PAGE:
Watch frequency can be considered as the heart rate of a watch. Depending on the type of watch and especially its size it will be different. There are also different units to measure it.

Let’s take the most traditional one, that of a pocket watch, which is usually 18’000 vibrations per hour. This means that its seconds hand will make 5 jumps per second or precisely 18’000 jumps per hour.

Another unit used is the hertz which corresponds to oscillations per second. It is important to know that an oscillation is the result of two vibrations. Thus 18’000 v/h will correspond to 2.5 Hz. Below are some frequencies regularly found in watchmaking.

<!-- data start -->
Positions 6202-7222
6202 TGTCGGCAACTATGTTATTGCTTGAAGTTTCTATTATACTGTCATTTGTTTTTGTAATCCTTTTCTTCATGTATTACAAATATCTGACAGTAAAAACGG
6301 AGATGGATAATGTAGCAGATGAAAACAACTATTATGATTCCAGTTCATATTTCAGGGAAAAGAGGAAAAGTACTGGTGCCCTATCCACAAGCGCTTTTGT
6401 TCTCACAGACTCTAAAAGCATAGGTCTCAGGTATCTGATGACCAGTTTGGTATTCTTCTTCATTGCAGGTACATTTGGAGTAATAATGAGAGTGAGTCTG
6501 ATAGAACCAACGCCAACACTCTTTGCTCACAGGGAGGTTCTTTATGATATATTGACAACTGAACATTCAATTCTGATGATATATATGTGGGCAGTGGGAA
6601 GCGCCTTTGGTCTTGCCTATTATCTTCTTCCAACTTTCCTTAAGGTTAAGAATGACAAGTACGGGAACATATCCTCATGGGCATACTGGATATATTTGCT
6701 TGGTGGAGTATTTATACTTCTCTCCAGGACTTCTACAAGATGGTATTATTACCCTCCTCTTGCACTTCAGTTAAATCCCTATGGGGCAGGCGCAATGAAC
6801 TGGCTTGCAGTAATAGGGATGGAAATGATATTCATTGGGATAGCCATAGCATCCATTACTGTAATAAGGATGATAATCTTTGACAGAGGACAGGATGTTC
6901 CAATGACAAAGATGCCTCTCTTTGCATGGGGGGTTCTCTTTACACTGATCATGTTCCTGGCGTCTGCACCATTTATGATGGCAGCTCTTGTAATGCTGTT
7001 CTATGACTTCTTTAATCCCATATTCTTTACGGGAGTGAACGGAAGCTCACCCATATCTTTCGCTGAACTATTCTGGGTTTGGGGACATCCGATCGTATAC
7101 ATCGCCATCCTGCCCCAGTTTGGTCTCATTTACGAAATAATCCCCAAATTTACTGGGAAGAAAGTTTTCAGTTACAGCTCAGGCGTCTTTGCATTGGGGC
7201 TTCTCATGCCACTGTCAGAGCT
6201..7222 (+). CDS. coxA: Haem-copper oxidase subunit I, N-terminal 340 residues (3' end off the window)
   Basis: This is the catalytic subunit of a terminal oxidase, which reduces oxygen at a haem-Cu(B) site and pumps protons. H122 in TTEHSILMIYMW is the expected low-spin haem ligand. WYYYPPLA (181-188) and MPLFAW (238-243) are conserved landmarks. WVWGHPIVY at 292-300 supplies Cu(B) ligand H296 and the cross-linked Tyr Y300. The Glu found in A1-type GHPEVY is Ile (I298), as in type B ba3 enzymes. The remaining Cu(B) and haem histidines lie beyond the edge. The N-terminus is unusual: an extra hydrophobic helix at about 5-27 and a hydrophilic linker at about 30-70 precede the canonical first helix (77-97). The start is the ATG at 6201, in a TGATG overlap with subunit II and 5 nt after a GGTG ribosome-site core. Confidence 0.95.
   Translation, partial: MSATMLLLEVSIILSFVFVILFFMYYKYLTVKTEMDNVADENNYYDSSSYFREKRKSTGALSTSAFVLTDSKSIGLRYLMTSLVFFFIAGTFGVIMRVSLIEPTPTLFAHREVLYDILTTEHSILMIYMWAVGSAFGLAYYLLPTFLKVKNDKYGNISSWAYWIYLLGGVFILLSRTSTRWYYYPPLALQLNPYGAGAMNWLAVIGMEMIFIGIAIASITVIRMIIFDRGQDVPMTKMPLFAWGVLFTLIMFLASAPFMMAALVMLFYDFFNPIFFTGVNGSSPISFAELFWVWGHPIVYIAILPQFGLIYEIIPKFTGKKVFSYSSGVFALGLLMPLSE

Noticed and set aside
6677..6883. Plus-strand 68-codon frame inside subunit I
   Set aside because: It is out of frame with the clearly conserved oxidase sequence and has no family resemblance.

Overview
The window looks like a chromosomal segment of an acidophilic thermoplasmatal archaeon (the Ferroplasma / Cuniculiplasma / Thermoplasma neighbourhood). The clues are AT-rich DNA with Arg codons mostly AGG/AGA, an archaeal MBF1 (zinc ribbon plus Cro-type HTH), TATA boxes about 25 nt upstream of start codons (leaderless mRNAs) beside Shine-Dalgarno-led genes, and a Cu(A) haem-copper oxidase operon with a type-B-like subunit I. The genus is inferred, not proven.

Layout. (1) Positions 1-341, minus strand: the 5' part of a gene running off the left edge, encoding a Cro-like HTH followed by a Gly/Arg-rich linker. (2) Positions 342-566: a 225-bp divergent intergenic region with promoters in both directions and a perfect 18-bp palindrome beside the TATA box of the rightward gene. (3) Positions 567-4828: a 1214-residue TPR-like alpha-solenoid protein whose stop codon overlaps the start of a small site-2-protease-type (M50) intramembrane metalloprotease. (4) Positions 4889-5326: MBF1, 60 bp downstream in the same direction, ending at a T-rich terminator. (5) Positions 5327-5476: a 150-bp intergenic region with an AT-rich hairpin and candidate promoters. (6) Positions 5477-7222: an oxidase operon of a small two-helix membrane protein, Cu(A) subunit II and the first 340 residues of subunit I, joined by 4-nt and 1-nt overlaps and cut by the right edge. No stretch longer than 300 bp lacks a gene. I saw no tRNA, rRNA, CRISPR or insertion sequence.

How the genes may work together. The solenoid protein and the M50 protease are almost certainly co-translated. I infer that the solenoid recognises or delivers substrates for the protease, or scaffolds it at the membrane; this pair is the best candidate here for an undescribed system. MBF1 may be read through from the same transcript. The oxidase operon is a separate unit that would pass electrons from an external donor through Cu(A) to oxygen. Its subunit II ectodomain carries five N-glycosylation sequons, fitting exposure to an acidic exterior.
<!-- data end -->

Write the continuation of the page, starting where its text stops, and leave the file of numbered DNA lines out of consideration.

Marine chronometer 14’400 v/h or 2 Hz – pocket watch 18’000 v/h or 2,5 Hz – wrist watch 28’800 v/h or 4 Hz – high frequency chronograph 36’000 v/h or 10 Hz

Namely, the higher the frequency, the lower the power reserve. Also for a stationary object a strong inertia will be preferred for a good precision, therefore a low frequency will be preferred. For a wristwatch that will be on a person’s wrist, a higher frequency will be preferred for precision.

From a certain frequency level, which can already start at 36’000 v/h, it is the lubrication, in particular that between the pallets and the escape-wheel, which can start to become problematic. This is why silicon is preferred at this level for even higher frequencies.